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Trump Trade Adviser Strikes Conciliatory Tone on Mexico; Peso Firms

Navarro said the 23-year-old trade pact could be transformed into two parallel U.S. bilateral deals with Canada and Mexico, or a modernization of the current trilateral deal

The peso is at its highest value since Trump's election in November, photo: CAPITAL MEDIA/Alejandro Meza
By Reuters Whatsapp Twitter Facebook Share
7 months ago

WASHINGTON – One of U.S. President Donald Trump’s most protectionist trade advisers struck a more conciliatory tone with Mexico on Wednesday, saying he wanted the two countries and Canada to form a regional manufacturing “powerhouse” with stricter rules of origin.

White House National Economic Council Director Peter Navarro’s comments on Bloomberg News helped boost Mexico’s peso to nearly its highest level since Trump’s election last November.

The comments indicate that Navarro, a strong voice behind Trump’s calls during the campaign for steep tariffs on goods from Mexico and China to help reduce U.S. trade deficits, was now seeking to cooperate with Mexico to the benefit of both countries. Navarro said he wanted to strengthen manufacturing in the three countries through renegotiation of the North American Free Trade Agreement (NAFTA).

Navarro said the 23-year-old trade pact could be transformed into two parallel U.S. bilateral deals with Canada and Mexico, or a modernization of the current trilateral deal.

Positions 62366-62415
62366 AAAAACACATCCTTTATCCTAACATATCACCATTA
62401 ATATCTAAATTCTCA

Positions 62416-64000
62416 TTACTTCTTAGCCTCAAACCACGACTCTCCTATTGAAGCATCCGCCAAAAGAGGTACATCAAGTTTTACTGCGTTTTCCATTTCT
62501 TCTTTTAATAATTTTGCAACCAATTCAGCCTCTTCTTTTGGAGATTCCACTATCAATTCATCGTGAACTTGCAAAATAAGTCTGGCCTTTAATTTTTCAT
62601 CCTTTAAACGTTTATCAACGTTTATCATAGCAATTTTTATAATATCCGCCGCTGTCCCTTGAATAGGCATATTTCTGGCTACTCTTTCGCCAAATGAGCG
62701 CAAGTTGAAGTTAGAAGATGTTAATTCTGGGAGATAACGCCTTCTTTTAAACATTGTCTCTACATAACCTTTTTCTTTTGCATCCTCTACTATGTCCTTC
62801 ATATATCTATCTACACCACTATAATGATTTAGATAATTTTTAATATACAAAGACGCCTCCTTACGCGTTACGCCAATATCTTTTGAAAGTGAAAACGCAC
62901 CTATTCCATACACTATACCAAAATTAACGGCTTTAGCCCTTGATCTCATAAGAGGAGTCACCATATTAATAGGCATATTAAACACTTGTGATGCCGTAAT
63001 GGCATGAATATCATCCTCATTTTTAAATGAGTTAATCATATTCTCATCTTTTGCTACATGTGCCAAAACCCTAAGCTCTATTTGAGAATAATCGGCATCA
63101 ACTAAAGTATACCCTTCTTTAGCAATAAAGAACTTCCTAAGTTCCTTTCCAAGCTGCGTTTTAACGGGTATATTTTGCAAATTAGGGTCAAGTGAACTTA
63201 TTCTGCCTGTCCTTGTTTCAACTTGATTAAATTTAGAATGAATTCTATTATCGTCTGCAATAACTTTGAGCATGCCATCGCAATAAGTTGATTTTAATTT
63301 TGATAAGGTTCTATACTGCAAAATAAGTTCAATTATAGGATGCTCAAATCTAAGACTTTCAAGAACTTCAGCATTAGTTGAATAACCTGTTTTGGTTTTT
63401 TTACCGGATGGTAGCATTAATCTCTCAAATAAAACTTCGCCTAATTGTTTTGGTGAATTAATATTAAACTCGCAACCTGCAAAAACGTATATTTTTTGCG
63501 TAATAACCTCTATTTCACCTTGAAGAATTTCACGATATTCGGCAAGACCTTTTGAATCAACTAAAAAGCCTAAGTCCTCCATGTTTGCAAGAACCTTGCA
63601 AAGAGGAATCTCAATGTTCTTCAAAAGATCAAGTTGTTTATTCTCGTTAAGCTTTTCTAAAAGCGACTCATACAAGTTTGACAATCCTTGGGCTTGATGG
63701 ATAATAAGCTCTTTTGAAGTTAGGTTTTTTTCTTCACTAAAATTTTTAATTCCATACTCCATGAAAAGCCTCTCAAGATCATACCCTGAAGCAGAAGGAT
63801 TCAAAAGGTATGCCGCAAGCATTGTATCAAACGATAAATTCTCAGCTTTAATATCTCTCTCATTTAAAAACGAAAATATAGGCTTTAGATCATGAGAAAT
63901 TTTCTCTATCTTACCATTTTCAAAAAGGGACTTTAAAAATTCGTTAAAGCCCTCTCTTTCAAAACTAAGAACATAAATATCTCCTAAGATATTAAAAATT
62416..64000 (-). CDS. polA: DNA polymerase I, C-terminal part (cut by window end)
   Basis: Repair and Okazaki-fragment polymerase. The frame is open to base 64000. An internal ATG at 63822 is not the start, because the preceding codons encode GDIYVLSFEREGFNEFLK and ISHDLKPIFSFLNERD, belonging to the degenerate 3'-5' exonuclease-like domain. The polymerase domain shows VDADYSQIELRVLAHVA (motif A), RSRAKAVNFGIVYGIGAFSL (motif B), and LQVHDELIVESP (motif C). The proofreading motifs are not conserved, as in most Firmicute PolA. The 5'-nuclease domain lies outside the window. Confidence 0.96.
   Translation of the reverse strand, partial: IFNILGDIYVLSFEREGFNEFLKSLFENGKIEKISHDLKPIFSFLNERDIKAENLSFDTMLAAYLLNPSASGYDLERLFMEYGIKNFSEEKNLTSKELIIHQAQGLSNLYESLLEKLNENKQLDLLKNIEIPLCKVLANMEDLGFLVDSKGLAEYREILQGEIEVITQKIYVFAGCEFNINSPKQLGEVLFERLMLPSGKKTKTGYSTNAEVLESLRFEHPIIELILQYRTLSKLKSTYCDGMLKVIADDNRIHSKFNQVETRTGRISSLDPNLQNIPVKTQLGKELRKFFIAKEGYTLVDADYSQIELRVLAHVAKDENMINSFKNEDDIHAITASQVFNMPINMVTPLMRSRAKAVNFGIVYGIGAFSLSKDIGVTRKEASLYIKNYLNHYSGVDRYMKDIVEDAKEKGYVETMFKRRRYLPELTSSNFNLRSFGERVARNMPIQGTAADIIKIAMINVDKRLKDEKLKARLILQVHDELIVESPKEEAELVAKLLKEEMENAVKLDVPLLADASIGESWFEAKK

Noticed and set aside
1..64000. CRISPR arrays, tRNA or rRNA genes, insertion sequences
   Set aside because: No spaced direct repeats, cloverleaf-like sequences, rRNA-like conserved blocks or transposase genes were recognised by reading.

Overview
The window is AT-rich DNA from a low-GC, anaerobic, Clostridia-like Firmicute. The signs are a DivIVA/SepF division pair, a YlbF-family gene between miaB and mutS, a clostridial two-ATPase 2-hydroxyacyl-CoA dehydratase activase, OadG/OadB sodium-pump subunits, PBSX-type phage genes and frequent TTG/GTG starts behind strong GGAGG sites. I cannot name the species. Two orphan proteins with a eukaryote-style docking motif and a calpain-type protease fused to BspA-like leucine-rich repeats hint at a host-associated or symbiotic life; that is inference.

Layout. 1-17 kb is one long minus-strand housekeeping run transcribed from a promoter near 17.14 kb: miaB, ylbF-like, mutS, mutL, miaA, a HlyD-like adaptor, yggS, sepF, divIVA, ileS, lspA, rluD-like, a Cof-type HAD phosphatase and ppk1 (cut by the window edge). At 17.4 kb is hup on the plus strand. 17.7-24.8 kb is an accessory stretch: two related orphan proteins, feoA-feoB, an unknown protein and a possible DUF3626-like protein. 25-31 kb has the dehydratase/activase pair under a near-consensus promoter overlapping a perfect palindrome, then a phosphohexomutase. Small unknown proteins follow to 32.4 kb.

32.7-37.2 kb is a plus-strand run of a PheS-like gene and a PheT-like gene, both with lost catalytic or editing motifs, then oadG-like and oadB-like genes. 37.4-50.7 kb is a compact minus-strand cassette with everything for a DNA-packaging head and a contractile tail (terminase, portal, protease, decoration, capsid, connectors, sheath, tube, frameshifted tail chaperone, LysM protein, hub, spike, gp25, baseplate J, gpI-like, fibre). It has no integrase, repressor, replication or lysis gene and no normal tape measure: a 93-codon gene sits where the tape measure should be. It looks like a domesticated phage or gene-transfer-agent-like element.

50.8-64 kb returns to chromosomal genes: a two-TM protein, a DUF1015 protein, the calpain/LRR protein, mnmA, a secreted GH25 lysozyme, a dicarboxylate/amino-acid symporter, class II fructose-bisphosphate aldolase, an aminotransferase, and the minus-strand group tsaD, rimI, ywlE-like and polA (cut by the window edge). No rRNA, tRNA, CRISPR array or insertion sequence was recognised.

“We have a tremendous opportunity, with Mexico in particular, to use higher rules of origin to develop a mutually beneficial regional powerhouse where workers and manufacturers on both sides of the border will benefit enormously,” Bloomberg quoted Navarro as saying. “It’s just as much in their interests as it is in our interests to increase the rules of origin.”

In automotive products, the biggest area of manufactured goods trade between the United States and Mexico, vehicles must have 62.5 percent North American content to qualify for NAFTA’s tariff-free benefits. Navarro has said that rule allows North American manufacturers to use too many Asian parts.

Both Mexican and Canadian officials say they want to renegotiate and modernize NAFTA.

U.S. Commerce Secretary Wilbur Ross said he would trigger notification to Congress to start the NAFTA renegotiation process by late March, with substantive talks beginning later this year.

The Mexican peso, which had fallen sharply after Trump’s election on fears that trade between the two countries would be disrupted, had strengthened to below 19.5 to the dollar at midday.

With the Trump administration filling out with more voices on trade issues, it is unclear how much influence Navarro will have.

Ross has been designated to take a leading role on trade issues, while U.S. Trade Representative nominee Robert Lighthizer told senators in his confirmation hearing on Tuesday that he would have full statutory authority to negotiate trade deals.

Lighthizer, a veteran trade lawyer and former USTR official in the 1980s, said he would “sort out” differences within the administration over trade.


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